'Tigers' of Muharram and the colours of harmony

'Tigers' of Muharram and the colours of harmony

Hindus and Muslims get themselves painted with tiger stripes during Muharram. DH Photos by Tajuddin Azad

During Muharram, the first month of the Islamic calendar, Neelkanth Kamble, a 55-year-old artist of Bammapur Oni in Hubballi gets busy painting ‘tigers’. He begins his work as early as 6 am and goes on till around 10 pm, painting 30 to 40 such ‘tigers’ each day.

In North Karanataka, people from Hindu and Muslim communities get themselves painted with tiger stripes during Muharram, as part of a cultural practice observed during the period. While it is mainly done as part of their ‘Harake’ (vows), people also believe that it relieves them of their skin diseases. Interestingly, more Hindus follow this custom than Muslims and most of the artists are Hindus, symbolising communal harmony. Many of the painters are from either the Chitrakar community or the Badiger community.

In Hubballi-Dharwad area, people get themselves painted to offer milk and sugar to the Pirs (Sufi saints) while in parts of Koppal and Gadag districts, people perform ‘Huli Kunitha’ or tiger dance. Later this milk and sugar is distributed among the poor.

Gopal Hombal, a third-generation artist, has been painting ‘tigers’ during Muharram for the last 40 years. He gets paint powders in different hues such as yellow, white, black, red and golden from local traders — who source it from Kolhapur and Sangli in Maharashtra — and carefully applies multiple coats of these colours (mixed with varnish) on the entire body.

“People from Hosapete, Dharwad, Laxmeshwar and other places come to Hubballi to get themselves painted. It takes around 20 to 30 minutes to paint one person but it cannot be done at a stretch, as the design (stripes) can be painted only after the base coat gets dried. People wait patiently, giving us enough scope for showing creativity. We are a group of 20 to 30 people who engage in ‘tiger painting’,” explains Hombal. On other days, he sculpts idols of Ganapathi, Gowri, Kamanna and other gods.

Hombal says that though they typically paint a person’s entire body, this year, they were limiting the painting only to the hands, to continue with good hygiene practices, in the wake of the Covid-19 pandemic.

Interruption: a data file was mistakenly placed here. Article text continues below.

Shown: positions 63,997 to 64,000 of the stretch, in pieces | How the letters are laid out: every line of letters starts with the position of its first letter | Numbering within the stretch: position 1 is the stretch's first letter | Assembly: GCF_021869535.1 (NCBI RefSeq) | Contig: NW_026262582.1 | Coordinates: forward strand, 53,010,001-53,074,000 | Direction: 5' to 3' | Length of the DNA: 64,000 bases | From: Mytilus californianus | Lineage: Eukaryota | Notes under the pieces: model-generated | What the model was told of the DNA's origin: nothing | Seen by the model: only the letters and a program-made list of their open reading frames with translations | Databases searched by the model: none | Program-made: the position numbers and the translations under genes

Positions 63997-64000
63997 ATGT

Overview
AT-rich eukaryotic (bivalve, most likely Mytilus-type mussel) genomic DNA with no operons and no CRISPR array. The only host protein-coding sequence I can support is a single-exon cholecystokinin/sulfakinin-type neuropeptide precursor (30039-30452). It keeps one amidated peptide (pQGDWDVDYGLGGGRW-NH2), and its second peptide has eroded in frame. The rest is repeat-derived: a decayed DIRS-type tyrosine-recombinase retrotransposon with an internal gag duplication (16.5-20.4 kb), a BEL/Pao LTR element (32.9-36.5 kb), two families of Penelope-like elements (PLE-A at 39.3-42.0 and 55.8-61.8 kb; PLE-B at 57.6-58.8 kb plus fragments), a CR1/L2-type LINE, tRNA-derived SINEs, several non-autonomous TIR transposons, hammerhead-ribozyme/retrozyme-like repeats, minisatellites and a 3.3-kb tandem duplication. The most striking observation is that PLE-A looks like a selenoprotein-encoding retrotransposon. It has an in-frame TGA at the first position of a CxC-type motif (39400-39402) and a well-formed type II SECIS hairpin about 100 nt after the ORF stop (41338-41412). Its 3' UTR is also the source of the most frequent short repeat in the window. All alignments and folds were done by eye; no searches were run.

Kamble says that though there is no restriction on the design, the form that a body painting takes ultimately depends on the skill of each artist, who gets paid anywhere between Rs 50 (for painting kids) and Rs 1,000 per person. Kamble does these paintings at the Basavanna Temple near his home due to space constraints at his house. According to him, there is absolutely no discord among the communities over this matter.

Prof Rahamat Tarikere of Kannada University, Hampi, who has done extensive research on Muharram, says this practice of people getting themselves painted like tigers has not come from the traditional Islamic culture but has local roots and is specially followed in Karnataka.

“Tigers are not found in Arab countries and have no direct link to Islamic culture or history. The 10th day of Muharram marks the martyrdom of Imam Husayn ibn Ali, the grandson of Prophet Muhammad, in the battle of Karbala (now in Iraq) and Shia Muslims across the world observe it as a period of mourning and observe abstinence, fast and engage in prayers. However, the entire episode symbolises fighting for the righteous and it is here that tiger, which is considered to be a strong animal, comes into picture,” he says.

He states that tiger is seen as a reflection of strength and this must have inspired people to paint themselves like the animal.

In Gadag district, it is believed that a saint, Raja Bagsawar (Yamanurappa), rode a tiger and so, people in this area also get the word ‘Yamanurappa’ written on their hands.

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